12 February 2012

12 February - Georgia Day

Weather:  If it storms on the 12th, 13th, and 14th of February, it is a good omen.

(On the other hand)

If the sun shines on St. Eulalia’s day,
It is good for apples and cider, they say

[Either way, we win]

"Not for ourselves, but others." 
(motto of the Trustees of Georgia)

Today is Georgia Day, commemorating the arrival of the first colonists at Savannah in 1633.

Georgia was the last colony to be settled, and its establishment was primarily a philanthropic endeavor by a set of men who desired to provide more material aid to a group denominated “the worthy poor”, those hard-working, enterprising souls who through unlucky investments, ruinous litigation, or business failures based on unforeseen events were now reduced to penury and debtors’ prison from which they could not escape.

[A slight digression here.  Were we under the laws of the time, much – if not most – of the population of this country would be in debtors’ prison, for remember, there was no Social Security, no Aid to Families with Dependent Children, no Disability Insurance, no Welfare, no Unemployment Insurance, no Public Assistance, no Government Bailouts.  There were charities, there was “on the Parish”, and there was debtors’ prison.  The first two did what they could with what resources they had, and had their own rules as to who could be benefited, but debtors’ prison was more democratic.  It was open to anyone who, for any reason, their own fault or not, could not pay their bills.

  • Your company has gone bankrupt? No government bailout here. Debtors’ prison.
  • You have lost your job and can’t pay your bills? Debtors’ prison.
  • You are chronically ill or disabled and cannot hold a job? Debtors’ prison.
  • Your bank has absconded with your funds? Yes, we understand that it’s not your fault, but – Debtors’ prison.
  • You’ve lived well beyond your means and over-extended your credit? (nod your heads, most of you) Debtors’ prison.
  • The Bubble has burst and your investments have gone south? Debtors’ prison.

Once in debtors’ prison, you could not leave until you paid your creditors – but where are you going to get the money to pay your creditors if you are in prison?  Bribe the jailers and you might be able to carry on a small business.  Oh, and while you are enjoying your stay with us, you are required to pay for your room and board, the amount and quality of which is commensurate with what you pay.  Hope you have friends who can cough up something for your keep.]

Back to Georgia:
The philanthropists, one of whom was James Oglethorpe, formed themselves into a group as trustees, as they considered that the monies collected and the land acquired was to be held by them in trust for the poor.  They received none of it, nor was there any thought of making a profit for themselves from the venture.  Even Oglethorpe, authorized by the trustees to act as Colonial Governor, was not given any salary or recompense.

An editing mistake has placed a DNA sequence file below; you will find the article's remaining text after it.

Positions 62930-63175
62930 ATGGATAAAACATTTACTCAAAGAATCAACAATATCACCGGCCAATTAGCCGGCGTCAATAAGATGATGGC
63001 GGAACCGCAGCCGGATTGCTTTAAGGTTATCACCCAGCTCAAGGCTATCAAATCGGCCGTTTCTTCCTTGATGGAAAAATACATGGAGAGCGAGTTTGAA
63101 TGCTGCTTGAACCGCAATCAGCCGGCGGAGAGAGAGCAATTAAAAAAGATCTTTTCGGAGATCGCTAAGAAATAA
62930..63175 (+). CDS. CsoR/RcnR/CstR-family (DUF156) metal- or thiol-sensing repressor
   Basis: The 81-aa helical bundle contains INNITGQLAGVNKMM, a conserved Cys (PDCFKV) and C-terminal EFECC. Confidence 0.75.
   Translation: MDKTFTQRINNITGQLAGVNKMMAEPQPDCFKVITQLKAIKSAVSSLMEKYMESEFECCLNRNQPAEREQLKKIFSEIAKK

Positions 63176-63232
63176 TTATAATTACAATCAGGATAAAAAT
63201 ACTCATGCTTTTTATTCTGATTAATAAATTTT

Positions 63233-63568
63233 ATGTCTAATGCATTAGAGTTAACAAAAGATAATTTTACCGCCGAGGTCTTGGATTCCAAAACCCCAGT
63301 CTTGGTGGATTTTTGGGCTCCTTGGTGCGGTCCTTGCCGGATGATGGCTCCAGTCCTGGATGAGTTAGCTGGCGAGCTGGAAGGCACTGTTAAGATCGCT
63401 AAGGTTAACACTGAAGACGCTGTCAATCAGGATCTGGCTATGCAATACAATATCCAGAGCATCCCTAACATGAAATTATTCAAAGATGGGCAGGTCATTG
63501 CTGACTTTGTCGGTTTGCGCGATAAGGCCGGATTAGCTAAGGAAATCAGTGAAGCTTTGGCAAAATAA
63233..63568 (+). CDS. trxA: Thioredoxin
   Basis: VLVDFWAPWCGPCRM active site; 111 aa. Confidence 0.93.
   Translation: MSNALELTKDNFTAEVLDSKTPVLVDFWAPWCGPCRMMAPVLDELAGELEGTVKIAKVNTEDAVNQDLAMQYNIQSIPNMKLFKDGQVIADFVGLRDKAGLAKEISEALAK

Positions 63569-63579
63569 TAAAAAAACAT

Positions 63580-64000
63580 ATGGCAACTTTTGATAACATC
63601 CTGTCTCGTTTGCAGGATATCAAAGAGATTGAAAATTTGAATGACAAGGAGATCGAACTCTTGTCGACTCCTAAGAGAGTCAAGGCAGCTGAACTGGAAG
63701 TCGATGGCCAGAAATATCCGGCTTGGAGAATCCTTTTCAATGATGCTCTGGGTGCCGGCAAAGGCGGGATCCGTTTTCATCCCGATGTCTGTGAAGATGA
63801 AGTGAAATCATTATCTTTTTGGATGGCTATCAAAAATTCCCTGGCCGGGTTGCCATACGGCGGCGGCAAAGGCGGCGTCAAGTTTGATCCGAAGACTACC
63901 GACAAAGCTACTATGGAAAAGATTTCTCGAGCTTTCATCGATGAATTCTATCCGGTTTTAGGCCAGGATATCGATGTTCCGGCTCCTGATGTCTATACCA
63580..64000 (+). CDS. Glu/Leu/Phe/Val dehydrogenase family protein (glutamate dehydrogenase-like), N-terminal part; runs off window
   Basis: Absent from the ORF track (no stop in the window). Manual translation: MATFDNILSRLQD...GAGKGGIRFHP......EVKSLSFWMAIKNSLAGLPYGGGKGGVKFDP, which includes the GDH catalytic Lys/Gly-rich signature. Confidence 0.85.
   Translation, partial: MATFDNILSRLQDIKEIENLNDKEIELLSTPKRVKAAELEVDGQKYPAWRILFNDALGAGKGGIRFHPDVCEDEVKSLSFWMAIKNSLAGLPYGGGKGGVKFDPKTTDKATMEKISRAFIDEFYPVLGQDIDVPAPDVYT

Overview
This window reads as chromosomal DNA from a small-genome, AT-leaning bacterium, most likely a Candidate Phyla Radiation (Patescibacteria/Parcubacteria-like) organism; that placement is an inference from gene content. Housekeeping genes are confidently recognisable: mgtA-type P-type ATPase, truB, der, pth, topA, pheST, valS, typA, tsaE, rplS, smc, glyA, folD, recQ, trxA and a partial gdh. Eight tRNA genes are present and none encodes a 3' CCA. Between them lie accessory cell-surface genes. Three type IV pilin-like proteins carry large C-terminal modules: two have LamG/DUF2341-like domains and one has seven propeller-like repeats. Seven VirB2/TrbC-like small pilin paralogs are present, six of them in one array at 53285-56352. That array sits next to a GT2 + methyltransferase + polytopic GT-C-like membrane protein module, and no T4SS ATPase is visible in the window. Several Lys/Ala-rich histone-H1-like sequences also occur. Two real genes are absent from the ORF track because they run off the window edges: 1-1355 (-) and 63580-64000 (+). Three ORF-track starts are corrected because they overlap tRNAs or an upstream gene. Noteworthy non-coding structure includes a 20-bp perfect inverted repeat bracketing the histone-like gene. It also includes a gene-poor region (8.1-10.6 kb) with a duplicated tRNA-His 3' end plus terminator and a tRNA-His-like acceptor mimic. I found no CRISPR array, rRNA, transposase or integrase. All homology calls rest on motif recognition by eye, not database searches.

On 9 June 1732, they received from George II the charter granting them the land from the west side of the Savannah River (the southern border of South Carolina) south and west to the Altamaha River, and all land west of that to the South Seas (the Pacific).  The proposed colony was promptly named Georgia in his honor.  That it would provide a buffer between the prosperous Carolina colony and the Spanish of Florida (who claimed South Carolina as Spanish territory) might have aided the acquisition of the charter.  That reason alone was uppermost in the mind of South Carolina’s governor, who gave it his whole-hearted support.

Seal of the Trustees
With charter in hand, the work began of soliciting funds and finding colonists.  Oglethorpe wrote tracts explaining how the worthy poor could, instead of being a drain on the resources of the country, contribute to its wealth.  In this new land – previously described as “in the same parallel as Palestine and pointed out by God’s own choice” and “the most amiable country in the universe” – men and women could be given a chance to start over and make good. 

Oglethorpe’s own pet project was the establishment of a silk industry which would make Great Britain less dependent on the silk producers of Italy and the Orient.  Having learned that the mulberry was indigenous to the proposed colony and the climate therein suitable for the silkworm, he and his fellow trustees determined that here would be fitting employment for those who could not do the harder work of laborers, such as women and children, the old and the infirm.

A committee was appointed to investigate the character and circumstances of those who applied to emigrate and to obtain the discharge of such poor prisoners as were deemed worthy.  Only those who had fallen due to the misfortunes of trade and not through laziness or immorality were considered, and they could not leave wives or families without support.

At the same time, the trustees solicited donations of money and stores to feed, clothe, and transport those selected, and to purchase implements for the various trades.  As it was to be a buffer between the British and Spanish colonies, the men chosen were also supplied with arms and drilled daily before they embarked.

Within five months of the receipt of the charter, the first group of settlers had been chosen and their stores purchased.  One hundred and fourteen individuals, most of them in one of 40 families, sailed from Gravesend in November in the ship ‘Ann’.  With them were Oglethorpe as Governor, a doctor, and a pastor.  On this two-month voyage, one stop was made at the island of Madeira to take on five tons of wine and the rest of the time spent crossing the Atlantic, during which time two babies died.  One hundred and twelve settlers arrived in Charleston in January of 1733, where they were warmly greeted by the governor of South Carolina.  From there they sailed to the sheltered town of Port Royal and subsequently to nearby Beaufort, where they could wait in relative comfort while Oglethorpe and an exploration party looked for a settlement site.